HELP! 21 MONTH OLD MAY BE HAVING SEIZURES?? - Mothering Forums
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#1 of 11 Old 02-07-2011, 09:42 AM - Thread Starter
 
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hello everyone! ill make this brief. My son tristan is 21 months old. He was diagnosed with autism/sensory processing disorder in october. We recently had a sleep study done on him because he is a horrible sleeper. wakes up to 5 times a night screaming and crying and has night terrors on occasion. We found out he has central sleep apnea and restless leg syndrome. But I digress. The real reason im writing to you is lately for the past few weeks my son has been playing and then all of a sudden he will stop and roll his eyes all the way to the right or all the way to the left of his head (never rolls his eyes to the back of his head) and then go back to what he was doing. He also has been spinning in circles and then all of a sudden its looks like vertigo. he is being pulled to the side when he spins. its very strange. his ped said it sounds like mini seizures. so now we have to go back to neurologist to do another EEG. his first one was 20 mins long. has anyone experienced this? its very creepy and scary when he does the eye rolling to the side. it makes me want to cry because i dont know what is going on. PLEASE HELP!

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#2 of 11 Old 02-08-2011, 10:45 PM
 
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Moving this thread to the Special needs forum where it may get more replies.


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#3 of 11 Old 02-09-2011, 06:21 AM
 
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I hope your ds is ok.  Seizures last 4 seconds or longer.  They are an abnormal electrical discharge in the brain, but generally not harmful.  They can be problematic or dangerous depending on secondary factors or frequency.  Make sure that your ds is not at risk of falling on dangerous objects and do not leave unattended in a bath.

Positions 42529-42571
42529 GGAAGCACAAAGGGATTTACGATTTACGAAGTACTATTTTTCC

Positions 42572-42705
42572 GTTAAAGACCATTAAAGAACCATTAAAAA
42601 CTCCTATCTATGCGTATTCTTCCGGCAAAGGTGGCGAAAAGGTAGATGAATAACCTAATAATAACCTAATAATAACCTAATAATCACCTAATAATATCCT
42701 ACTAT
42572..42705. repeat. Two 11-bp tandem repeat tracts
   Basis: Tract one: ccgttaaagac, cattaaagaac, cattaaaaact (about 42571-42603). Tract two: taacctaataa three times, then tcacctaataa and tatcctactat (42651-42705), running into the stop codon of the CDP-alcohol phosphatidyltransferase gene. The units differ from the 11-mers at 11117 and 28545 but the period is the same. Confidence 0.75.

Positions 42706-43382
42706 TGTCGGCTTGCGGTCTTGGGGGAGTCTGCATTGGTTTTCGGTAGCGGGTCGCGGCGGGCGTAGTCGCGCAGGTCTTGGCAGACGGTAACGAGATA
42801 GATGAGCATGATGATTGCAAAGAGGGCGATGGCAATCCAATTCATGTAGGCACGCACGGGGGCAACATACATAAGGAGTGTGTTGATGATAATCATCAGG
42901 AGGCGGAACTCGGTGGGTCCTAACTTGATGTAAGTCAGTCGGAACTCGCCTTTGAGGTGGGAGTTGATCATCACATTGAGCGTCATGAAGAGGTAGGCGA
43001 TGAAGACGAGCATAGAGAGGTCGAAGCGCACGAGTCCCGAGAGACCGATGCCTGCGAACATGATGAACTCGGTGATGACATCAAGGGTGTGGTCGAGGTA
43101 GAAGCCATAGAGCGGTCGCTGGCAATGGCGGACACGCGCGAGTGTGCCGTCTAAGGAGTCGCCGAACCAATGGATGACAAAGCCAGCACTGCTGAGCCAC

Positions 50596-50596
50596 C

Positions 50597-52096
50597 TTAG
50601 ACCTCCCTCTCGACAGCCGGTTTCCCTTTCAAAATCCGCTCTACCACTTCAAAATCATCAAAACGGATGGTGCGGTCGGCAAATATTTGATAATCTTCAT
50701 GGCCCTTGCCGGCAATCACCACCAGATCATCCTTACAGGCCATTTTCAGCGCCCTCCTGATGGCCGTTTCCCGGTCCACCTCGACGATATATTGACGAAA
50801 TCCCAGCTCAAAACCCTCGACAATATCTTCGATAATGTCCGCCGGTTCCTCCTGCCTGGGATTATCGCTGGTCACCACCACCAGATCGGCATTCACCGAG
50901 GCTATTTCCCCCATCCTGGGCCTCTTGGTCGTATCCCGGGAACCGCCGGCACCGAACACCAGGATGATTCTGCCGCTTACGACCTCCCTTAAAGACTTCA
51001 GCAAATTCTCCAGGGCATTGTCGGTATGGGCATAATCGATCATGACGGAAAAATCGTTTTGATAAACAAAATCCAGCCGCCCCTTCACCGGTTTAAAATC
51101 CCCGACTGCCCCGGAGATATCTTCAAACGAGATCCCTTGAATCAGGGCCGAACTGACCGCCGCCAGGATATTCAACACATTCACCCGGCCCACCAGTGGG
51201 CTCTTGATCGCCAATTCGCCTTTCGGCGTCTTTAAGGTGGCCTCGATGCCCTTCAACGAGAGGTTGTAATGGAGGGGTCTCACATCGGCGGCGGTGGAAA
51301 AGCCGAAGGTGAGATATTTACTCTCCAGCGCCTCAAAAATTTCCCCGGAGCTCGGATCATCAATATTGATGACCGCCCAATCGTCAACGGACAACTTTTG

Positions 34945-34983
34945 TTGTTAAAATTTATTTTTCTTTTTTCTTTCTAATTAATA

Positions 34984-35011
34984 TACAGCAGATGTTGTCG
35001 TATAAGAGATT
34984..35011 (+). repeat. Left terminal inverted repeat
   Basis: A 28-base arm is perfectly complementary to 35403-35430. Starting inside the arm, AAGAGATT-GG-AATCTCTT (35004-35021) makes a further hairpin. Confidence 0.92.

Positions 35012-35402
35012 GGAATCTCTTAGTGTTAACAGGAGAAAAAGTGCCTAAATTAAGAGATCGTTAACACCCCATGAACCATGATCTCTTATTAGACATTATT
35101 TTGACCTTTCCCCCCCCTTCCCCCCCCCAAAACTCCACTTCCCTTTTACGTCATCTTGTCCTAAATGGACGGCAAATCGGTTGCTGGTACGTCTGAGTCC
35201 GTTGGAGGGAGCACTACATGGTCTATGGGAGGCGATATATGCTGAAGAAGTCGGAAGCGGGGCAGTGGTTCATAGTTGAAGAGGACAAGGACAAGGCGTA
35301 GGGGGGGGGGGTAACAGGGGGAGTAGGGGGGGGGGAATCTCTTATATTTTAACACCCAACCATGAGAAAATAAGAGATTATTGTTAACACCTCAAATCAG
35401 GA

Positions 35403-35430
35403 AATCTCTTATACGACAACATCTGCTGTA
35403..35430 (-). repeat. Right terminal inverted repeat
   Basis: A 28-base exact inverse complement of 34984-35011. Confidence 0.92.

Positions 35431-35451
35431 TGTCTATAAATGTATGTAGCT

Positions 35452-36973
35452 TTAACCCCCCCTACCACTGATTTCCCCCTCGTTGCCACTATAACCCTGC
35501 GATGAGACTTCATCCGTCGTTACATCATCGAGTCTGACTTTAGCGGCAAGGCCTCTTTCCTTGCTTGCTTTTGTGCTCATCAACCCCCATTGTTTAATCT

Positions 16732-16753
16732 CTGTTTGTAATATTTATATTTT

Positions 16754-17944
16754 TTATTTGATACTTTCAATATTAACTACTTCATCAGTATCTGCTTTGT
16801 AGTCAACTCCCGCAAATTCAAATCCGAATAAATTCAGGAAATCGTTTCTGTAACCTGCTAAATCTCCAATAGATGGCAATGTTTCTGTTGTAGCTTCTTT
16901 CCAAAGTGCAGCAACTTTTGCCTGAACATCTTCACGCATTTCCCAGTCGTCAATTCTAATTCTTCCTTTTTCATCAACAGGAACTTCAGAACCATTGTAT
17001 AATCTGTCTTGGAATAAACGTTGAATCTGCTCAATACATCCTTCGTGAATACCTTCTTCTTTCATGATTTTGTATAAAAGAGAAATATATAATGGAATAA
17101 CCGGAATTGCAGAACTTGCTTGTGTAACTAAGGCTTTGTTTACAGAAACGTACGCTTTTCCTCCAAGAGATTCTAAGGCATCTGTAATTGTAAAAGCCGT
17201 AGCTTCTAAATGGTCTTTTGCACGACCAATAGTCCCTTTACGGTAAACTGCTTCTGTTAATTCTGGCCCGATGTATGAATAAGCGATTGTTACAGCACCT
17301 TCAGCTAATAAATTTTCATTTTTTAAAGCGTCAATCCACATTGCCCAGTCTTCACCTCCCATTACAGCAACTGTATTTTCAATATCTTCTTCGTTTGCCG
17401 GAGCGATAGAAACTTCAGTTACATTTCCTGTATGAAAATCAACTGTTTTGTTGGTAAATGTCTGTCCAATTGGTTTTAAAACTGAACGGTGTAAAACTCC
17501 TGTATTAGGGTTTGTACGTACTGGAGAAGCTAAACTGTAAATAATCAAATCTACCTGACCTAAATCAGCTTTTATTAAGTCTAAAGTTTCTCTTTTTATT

The eeg will show irregular patterns during a seizure, and they can be limited to a small area of the brain, which are called partial seizures.  The neurologist will recognize the pattern, if they are seizures- and hopefully, you will see the behavior you described during the eeg.  If they notice seizure activity, they will likely want further tests like c-scan or mri.  

 

Sleep is a problem for many with seizure disorders.  Lack of adequate sleep can cause a seizure, but does not necessarily mean epilepsy.  Does he take an medications that might have a side effect of seizures?

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#4 of 11 Old 02-09-2011, 12:51 PM - Thread Starter
 
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no he doesnt take medication. he has had an mri done before. it showed nothing. they want to do a 60 minute eeg but his eye rolling and weird behavior happens at different times of the day. so who knows..

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#5 of 11 Old 02-09-2011, 03:07 PM
 
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Originally Posted by lisar1685 View Post

no he doesnt take medication. he has had an mri done before. it showed nothing. they want to do a 60 minute eeg but his eye rolling and weird behavior happens at different times of the day. so who knows..



Seizures can be random.  Sometimes they are triggered, such as, my ds tends to have more seizure activity when he is tired as opposed to well rested.  Some kids react to blinking lights.  They may ask that you deprive your ds of sleep or flash lights during the eeg  to try to encourage the activity.

 

The c-scan or mri would be to see if there is injury, tumor, or lesion causing seizure activity.  The course of treatment can vary depending on the cause.   Hopefully, they could refer back to the original mri, if necessary.  When my ds had his mri, it was one of his worst days.  The hospital sedated him and he was so sick from the anesthesia that we missed our appointments to meet with the doctors.  Took an extra 5 hours for it wear off; that by far was much harder than the eeg.  

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#6 of 11 Old 02-15-2011, 10:52 AM
 
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sounds like could be mild seizures hun my daughter has epilepsy and her 1st eeg when she was 2 came back normal she didn't get the diagnosis of epilepsy till may last year just a month before her 5th birthday

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#7 of 11 Old 02-15-2011, 03:28 PM
 
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Originally Posted by melissa17s View Post

I hope your ds is ok.  Seizures last 4 seconds or longer. 



i just want to say that, actually, a seizure does not have to be 4 seconds or longer.  my son has seizures and they last between 1-2 seconds - a simple eye roll or head drop.